With the end of the year fast approaching, it’s time to look back and reflect on what was an incredible year of Australian music with our own small acknowledgment of the artists and releases that made our 2016.

Throughout the week, we’ll be announcing the winners of our Tone Deaf awards over the following categories:

Today, we’re happy to present our award for Album of the Year.


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“Rap music will always be different to hip-hop. The latter is an all-encompassing elemental movement, the former is a mechanism of character, mettle and finesse. We know Briggs and Trials can rap. But what’s vital in noting is that the skill and professionalism of their craft disregards any claim that this album is just shock value for shock value’s sake. Reclaim Australia is Rap-101, which sees the duo deliver some of the verses of their career.

It’s impossible not to talk about the imperative social message of Reclaim Australia. However, as much as this record casts a light on this country’s history of racism, discrimination and inhumanity, it also casts a light on the culture and the craft whose sound and identity has been watered down courtesy of bubble-gum friendly diatribes and appropriated sensibilities of first world problems delivered by privileged voices with hip-hop as the cash cow delivery system.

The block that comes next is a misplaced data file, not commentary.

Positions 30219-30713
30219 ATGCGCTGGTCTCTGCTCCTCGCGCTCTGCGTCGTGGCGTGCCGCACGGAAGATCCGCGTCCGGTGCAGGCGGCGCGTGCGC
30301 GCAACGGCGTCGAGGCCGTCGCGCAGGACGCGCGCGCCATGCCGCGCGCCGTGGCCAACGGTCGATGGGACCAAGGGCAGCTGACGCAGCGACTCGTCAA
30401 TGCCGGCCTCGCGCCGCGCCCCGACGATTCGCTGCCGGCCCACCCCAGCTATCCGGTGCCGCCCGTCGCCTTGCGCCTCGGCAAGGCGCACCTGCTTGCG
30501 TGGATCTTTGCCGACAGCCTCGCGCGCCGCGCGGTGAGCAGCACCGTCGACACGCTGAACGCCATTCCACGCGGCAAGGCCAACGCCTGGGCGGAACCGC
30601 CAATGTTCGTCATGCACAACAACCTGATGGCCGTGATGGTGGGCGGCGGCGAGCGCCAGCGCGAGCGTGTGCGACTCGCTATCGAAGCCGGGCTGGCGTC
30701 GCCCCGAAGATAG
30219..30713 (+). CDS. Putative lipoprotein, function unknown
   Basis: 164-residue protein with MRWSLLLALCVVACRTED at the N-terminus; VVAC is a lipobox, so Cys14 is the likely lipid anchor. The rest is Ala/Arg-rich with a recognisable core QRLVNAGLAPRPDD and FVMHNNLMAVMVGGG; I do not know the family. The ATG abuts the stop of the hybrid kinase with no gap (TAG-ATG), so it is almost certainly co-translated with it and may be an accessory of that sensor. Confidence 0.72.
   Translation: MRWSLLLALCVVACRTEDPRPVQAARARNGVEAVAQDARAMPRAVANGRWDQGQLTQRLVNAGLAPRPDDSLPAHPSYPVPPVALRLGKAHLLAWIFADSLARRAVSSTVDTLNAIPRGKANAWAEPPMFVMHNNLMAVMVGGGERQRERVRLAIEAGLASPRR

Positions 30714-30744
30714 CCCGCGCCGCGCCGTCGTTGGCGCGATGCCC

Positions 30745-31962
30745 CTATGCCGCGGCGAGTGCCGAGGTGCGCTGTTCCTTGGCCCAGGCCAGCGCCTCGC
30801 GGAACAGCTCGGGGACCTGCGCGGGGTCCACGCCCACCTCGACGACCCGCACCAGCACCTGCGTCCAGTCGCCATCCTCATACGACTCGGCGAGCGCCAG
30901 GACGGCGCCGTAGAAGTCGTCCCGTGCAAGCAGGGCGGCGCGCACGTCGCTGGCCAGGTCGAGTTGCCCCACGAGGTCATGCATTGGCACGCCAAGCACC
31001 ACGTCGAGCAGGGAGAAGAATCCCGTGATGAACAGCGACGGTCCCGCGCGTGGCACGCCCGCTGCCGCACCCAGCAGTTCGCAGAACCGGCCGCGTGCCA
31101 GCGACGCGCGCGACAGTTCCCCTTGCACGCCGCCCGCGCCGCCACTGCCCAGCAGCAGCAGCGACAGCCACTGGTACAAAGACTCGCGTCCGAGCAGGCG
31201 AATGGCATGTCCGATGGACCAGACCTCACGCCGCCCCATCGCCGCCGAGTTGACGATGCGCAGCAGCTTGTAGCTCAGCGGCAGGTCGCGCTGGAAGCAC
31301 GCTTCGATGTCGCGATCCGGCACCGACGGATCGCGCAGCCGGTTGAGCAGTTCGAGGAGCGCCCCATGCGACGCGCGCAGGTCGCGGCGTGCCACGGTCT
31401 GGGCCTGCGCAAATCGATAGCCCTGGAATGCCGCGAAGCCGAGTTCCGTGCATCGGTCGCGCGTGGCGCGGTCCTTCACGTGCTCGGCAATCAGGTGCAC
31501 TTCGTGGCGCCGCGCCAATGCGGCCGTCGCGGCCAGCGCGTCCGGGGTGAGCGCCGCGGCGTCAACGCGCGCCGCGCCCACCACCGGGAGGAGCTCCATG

The breadth and thematic density of this record is immense. It’s a concept album and simultaneously not a concept album. The slaughter and mistreatment of Indigenous Australians is not a concept – it’s a fact. This record is historical artefact. This record is protest music in the purest meaning of the word. This record has been waiting to be made for over the past two hundred years.

The message is raw, it’s undeniable, and its context is unprecedented. It’s something that Australia has been missing – true protest music. This is if Run The Jewels made It Takes a Nation of Millions to Hold Us Back with M.O.P writing every hook. However, one thing above all can’t be understated: this is really good rap music.” – Kieron Byatt

“It seemed the number one question on everybody’s minds once Australian hip-hop’s foremost bad apples, Briggs and Trials, announced the formation of A.B. Original was “What the bloody hell took you so long?”It wasn’t necessarily a question aimed at the two emcees behind the fiery protest album that we’ve dubbed the best of 2016, it was more an acknowledgement that the issues raised on Reclaim Australia are hardly new.

The next most commonly asked question is why the album – entitled Reclaim Australia and written and recorded by two rappers who are Australian as fuck – is so steeped in the tradition of American hip-hop? The answer is simply that the struggle is one and the same and, on what will hopefully be the first of many albums as A.B. Original, Briggs and Trials articulate that struggle both vividly and eloquently. This is an album that rubs the face of a nation in its own vomit, and forces it to look in the mirror.” – Greg Moskovitch


Reclaim Australia – A.B. Original
Nonagon Infinity – King Gizzard & The Lizard Wizard
Don’t Let The Kids Win – Julia Jacklin
Bloom – RÜFÜS
Blastoma – Ngaiire
WACO – Violent Soho
Self-Talk – Olympia
Outlier – 12 Foot Ninja
As Above, So Below – Stonefield
Self-titled – Camp Cope
Nullarbor 1989-1990 – friendships
GARY – Mangelwurzel
Opera Oblivia – Hellions
Self-titled – Koi Child
Two Degrees – Illy
Utopia Defeated – D.D. Dumbo
Divas & Demons – REMI
Skeleton Tree – Nick Cave & The Bad Seeds
If This Is All We’re Going To Be – Luca Brasi
Afterlife – NOZU

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